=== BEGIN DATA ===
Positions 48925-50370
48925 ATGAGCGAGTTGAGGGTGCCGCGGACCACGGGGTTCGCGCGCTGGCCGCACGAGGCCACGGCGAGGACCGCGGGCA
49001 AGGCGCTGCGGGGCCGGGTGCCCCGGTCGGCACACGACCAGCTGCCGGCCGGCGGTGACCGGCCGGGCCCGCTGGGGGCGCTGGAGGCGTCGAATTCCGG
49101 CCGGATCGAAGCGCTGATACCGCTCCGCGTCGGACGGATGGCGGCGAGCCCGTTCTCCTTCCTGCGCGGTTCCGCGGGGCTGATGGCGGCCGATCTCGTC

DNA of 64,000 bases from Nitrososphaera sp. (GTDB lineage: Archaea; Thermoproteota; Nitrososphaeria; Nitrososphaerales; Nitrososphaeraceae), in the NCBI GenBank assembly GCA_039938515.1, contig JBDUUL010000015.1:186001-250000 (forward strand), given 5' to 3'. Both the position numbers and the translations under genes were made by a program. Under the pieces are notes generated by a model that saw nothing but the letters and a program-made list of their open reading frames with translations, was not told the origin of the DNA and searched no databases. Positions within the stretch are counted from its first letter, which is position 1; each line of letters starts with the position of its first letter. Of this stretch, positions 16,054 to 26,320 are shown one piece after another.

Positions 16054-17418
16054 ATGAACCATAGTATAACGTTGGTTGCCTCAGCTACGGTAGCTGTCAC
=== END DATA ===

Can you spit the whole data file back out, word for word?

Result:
Positions 48925-50370
48925 ATGAGCGAGTTGAGGGTGCCGCGGACCACGGGGTTCGCGCGCTGGCCGCACGAGGCCACGGCGAGGACCGCGGGCA
49001 AGGCGCTGCGGGGCCGGGTGCCCCGGTCGGCACACGACCAGCTGCCGGCCGGCGGTGACCGGCCGGGCCCGCTGGGGGCGCTGGAGGCGTCGAATTCCGG
49101 CCGGATCGAAGCGCTGATACCGCTCCGCGTCGGACGGATGGCGGCGAGCCCGTTCTCCTTCCTGCGCGGTTCCGCGGGGCTGATGGCGGCCGATCTCGTC

DNA of 64,000 bases from Nitrososphaera sp. (GTDB lineage: Archaea; Thermoproteota; Nitrososphaeria; Nitrososphaerales; Nitrososphaeraceae), in the NCBI GenBank assembly GCA_039938515.1, contig JBDUUL010000015.1:186001-250000 (forward strand), given 5' to 3'. Both the position numbers and the translations under genes were made by a program. Under the pieces are notes generated by a model that saw nothing but the letters and a program-made list of their open reading frames with translations, was not told the origin of the DNA and searched no databases. Positions within the stretch are counted from its first letter, which is position 1; each line of letters starts with the position of its first letter. Of this stretch, positions 16,054 to 26,320 are shown one piece after another.

Positions 16054-17418
16054 ATGAACCATAGTATAACGTTGGTTGCCTCAGCTACGGTAGCTGTCAC